“It is not clear in which jurisdiction regulation would apply. In any case, I imagine that hashpower rental marketplaces will be more active in unregulated jurisdictions. A market actor intending to carry out a 51% attack will always bid higher for hash power then other actors. This may mean that hashpower will migrate away from regulations.”
Emin Gün Sirer, CEO of Ava Labs and associate professor of computer science at Cornell University, told Cointelegraph that ETC’s case wasn’t unique: “Any PoW coin that isn’t the leader in its hash function is vulnerable to attacks such as these.” He went on to add: “Their security relies on the amount of hashpower that an attacker can get their hands on, and as that number grows, the number of confirmations required for security goes towards infinity.”
Would checkpointed consensus help?
On Sept. 4, Charles Hoskinson’s IOHK proposed to the ETC community that it use Cardano or Bitcoin networks to prevent 51% attacks. The idea would be to introduce checkpoints to validate the network. This would be performed by an Ouroboros-Byzantine fault tolerance checkpointing network and signed on the ETC by “trusted members.” Was there merit in this proposal?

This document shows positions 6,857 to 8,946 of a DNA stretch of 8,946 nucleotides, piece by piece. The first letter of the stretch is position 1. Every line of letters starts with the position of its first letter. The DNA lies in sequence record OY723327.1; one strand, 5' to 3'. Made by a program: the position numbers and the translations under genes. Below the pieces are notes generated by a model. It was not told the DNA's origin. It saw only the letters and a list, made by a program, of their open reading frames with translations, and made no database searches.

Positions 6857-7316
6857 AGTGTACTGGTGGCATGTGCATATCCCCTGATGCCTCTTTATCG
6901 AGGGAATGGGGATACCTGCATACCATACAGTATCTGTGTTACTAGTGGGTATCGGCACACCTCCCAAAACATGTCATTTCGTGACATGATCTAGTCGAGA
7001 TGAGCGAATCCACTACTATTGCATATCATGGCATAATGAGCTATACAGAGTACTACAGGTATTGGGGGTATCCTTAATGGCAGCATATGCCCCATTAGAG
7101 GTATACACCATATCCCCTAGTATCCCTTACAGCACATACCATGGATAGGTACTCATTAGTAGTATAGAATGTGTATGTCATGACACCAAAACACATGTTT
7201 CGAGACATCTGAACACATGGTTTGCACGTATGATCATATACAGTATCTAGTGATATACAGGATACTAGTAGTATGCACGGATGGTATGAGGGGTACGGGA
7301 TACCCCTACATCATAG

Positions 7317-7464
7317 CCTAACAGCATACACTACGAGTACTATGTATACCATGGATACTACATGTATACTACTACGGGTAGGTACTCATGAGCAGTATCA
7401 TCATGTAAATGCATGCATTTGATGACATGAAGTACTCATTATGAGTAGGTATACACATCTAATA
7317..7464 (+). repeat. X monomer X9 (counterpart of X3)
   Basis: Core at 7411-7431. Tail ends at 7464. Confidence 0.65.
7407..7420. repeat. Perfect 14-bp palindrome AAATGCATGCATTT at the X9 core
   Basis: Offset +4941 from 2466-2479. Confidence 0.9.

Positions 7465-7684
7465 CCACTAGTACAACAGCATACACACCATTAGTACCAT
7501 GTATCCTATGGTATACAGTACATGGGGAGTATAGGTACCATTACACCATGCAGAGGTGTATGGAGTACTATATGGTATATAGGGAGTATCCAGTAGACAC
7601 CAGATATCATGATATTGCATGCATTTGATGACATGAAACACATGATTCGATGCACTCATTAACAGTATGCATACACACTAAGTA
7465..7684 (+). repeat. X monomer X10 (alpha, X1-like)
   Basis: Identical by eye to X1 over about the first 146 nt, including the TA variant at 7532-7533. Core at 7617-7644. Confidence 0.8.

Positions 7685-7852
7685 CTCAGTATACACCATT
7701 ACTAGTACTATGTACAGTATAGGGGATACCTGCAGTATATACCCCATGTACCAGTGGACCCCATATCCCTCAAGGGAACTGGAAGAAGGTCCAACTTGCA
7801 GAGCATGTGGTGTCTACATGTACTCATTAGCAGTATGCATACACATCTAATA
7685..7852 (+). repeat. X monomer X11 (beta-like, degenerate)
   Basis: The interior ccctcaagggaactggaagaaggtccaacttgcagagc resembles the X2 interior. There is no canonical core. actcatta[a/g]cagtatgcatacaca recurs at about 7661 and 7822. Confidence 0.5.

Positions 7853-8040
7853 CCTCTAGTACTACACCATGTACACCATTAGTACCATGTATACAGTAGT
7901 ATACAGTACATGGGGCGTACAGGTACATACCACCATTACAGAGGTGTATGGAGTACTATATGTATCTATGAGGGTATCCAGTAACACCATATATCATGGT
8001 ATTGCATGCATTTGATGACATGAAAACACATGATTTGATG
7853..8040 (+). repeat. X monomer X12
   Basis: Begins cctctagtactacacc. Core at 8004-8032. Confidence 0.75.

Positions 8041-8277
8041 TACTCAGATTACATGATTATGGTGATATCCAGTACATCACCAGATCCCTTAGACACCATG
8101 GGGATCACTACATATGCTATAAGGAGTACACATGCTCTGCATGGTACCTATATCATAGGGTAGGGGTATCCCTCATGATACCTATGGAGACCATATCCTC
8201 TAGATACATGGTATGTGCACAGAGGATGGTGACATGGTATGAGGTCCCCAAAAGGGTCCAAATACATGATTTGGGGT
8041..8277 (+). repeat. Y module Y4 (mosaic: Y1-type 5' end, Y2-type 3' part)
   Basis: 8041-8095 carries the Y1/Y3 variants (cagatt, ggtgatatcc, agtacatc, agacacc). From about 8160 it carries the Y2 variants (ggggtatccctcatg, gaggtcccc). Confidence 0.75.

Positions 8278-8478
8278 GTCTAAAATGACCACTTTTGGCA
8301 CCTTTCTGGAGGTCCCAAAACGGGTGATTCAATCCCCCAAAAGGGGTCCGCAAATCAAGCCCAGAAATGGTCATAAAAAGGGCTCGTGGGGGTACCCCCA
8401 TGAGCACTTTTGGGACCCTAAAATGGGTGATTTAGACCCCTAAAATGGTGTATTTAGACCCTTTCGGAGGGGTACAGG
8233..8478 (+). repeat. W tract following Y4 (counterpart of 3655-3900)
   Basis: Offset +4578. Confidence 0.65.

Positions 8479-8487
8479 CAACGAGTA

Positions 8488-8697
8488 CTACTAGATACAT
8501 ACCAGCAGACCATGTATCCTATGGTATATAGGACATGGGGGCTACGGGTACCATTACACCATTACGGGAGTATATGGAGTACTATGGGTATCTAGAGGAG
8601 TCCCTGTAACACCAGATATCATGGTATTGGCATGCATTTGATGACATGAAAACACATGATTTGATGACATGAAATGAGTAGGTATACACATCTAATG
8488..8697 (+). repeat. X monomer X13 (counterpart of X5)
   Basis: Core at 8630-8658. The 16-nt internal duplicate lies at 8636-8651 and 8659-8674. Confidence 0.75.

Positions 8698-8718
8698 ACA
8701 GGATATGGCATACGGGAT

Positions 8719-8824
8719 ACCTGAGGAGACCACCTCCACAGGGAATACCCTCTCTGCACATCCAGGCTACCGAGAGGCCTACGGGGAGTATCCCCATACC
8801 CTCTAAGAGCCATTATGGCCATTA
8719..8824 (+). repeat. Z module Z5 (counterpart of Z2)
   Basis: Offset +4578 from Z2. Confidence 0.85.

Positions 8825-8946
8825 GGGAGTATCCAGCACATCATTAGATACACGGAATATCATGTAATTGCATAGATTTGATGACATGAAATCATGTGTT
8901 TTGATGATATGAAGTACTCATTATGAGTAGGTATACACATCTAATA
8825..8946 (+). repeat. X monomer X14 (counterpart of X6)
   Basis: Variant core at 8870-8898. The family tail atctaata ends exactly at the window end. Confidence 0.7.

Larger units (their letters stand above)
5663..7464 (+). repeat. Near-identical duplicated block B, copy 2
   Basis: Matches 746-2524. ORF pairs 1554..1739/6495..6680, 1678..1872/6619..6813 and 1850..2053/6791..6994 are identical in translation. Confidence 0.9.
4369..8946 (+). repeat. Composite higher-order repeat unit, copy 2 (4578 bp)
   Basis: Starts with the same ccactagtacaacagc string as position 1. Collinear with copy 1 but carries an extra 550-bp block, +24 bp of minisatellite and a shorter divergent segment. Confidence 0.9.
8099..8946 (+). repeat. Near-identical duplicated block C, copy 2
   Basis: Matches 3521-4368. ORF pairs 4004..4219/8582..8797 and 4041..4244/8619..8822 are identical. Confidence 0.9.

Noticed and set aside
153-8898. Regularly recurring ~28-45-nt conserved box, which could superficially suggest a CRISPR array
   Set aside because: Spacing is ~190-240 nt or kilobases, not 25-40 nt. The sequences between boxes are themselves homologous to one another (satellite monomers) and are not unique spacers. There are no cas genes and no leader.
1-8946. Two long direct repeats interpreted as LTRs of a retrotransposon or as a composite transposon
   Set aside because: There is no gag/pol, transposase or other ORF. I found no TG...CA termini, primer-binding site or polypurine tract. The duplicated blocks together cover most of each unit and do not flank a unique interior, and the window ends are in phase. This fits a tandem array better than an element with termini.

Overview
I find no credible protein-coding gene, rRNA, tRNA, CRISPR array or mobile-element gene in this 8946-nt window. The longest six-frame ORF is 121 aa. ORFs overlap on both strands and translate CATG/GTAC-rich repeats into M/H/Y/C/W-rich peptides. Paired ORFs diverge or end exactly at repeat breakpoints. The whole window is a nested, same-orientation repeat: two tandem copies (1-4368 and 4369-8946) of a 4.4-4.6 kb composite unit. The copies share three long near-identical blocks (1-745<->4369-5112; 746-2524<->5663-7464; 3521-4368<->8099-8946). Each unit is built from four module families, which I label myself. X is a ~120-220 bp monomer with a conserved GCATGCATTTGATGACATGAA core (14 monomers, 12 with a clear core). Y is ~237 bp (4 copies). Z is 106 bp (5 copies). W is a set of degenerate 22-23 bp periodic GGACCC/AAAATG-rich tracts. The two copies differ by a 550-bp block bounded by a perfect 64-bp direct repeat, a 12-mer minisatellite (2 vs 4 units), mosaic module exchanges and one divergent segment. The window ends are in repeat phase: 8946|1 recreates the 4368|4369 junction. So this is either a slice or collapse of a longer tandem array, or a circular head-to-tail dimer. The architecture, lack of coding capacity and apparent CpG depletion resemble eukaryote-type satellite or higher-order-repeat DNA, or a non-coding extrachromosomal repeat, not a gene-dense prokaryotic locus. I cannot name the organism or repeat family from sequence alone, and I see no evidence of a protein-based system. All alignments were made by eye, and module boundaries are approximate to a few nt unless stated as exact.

According to Sirer: “Any checkpointing proposal that relies on humans is antithetical to blockchains and is tantamount to complete technical failure.” These individuals could be coerced or compelled to make any state change at any time, he said.
“Using a checkpointing proposal like this completely defeats the point of using a blockchain at all,” Aronoff added. “It would be easier for the ‘trusted members’ to just maintain a database of ETC transactions themselves.”
Others were more positive with regard to the checkpointing proposal. “IOHK’s checkpointing proposal is valid but would really be a last resort solution for ETC as a decentralized PoW blockchain network,” Jay Hao, CEO of OKEx exchange, told Cointelegraph.
“Proposing ‘trusted members’ adds an element of centralization to the network that is likely to be unacceptable to the majority of the ETC community — especially if it intends to continue as a PoW chain,” said Hao. It would invalidate Bitcoin’s longest chain principle. “For a project like Ethereum Classic that has fought hard to maintain its belief in code is law, I can’t see this proposal being adopted.”
A different hashing algorithm?